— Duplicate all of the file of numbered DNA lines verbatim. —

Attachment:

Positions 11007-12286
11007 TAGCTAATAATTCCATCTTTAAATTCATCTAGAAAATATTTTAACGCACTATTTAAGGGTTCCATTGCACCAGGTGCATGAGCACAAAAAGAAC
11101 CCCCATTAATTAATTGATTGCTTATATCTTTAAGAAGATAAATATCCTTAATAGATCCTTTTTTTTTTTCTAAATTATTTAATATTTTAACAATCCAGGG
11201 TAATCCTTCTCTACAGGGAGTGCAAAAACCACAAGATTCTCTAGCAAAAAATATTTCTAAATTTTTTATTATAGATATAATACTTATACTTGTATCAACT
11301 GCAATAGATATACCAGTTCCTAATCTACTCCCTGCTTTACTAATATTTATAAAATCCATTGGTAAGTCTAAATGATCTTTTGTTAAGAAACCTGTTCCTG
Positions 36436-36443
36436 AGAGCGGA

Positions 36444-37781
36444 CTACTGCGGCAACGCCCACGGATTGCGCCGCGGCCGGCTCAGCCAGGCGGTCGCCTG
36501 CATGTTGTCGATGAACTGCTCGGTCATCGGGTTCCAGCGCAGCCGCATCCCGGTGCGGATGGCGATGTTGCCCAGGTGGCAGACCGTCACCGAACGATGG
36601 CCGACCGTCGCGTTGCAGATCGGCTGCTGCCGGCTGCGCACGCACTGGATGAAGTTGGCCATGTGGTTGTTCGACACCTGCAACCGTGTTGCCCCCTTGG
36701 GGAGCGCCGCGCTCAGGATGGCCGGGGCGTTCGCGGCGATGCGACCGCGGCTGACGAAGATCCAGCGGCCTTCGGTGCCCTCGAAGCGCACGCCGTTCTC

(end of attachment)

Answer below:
Positions 11007-12286
11007 TAGCTAATAATTCCATCTTTAAATTCATCTAGAAAATATTTTAACGCACTATTTAAGGGTTCCATTGCACCAGGTGCATGAGCACAAAAAGAAC
11101 CCCCATTAATTAATTGATTGCTTATATCTTTAAGAAGATAAATATCCTTAATAGATCCTTTTTTTTTTTCTAAATTATTTAATATTTTAACAATCCAGGG
11201 TAATCCTTCTCTACAGGGAGTGCAAAAACCACAAGATTCTCTAGCAAAAAATATTTCTAAATTTTTTATTATAGATATAATACTTATACTTGTATCAACT
11301 GCAATAGATATACCAGTTCCTAATCTACTCCCTGCTTTACTAATATTTATAAAATCCATTGGTAAGTCTAAATGATCTTTTGTTAAGAAACCTGTTCCTG
Positions 36436-36443
36436 AGAGCGGA

Positions 36444-37781
36444 CTACTGCGGCAACGCCCACGGATTGCGCCGCGGCCGGCTCAGCCAGGCGGTCGCCTG
36501 CATGTTGTCGATGAACTGCTCGGTCATCGGGTTCCAGCGCAGCCGCATCCCGGTGCGGATGGCGATGTTGCCCAGGTGGCAGACCGTCACCGAACGATGG
36601 CCGACCGTCGCGTTGCAGATCGGCTGCTGCCGGCTGCGCACGCACTGGATGAAGTTGGCCATGTGGTTGTTCGACACCTGCAACCGTGTTGCCCCCTTGG
36701 GGAGCGCCGCGCTCAGGATGGCCGGGGCGTTCGCGGCGATGCGACCGCGGCTGACGAAGATCCAGCGGCCTTCGGTGCCCTCGAAGCGCACGCCGTTCTC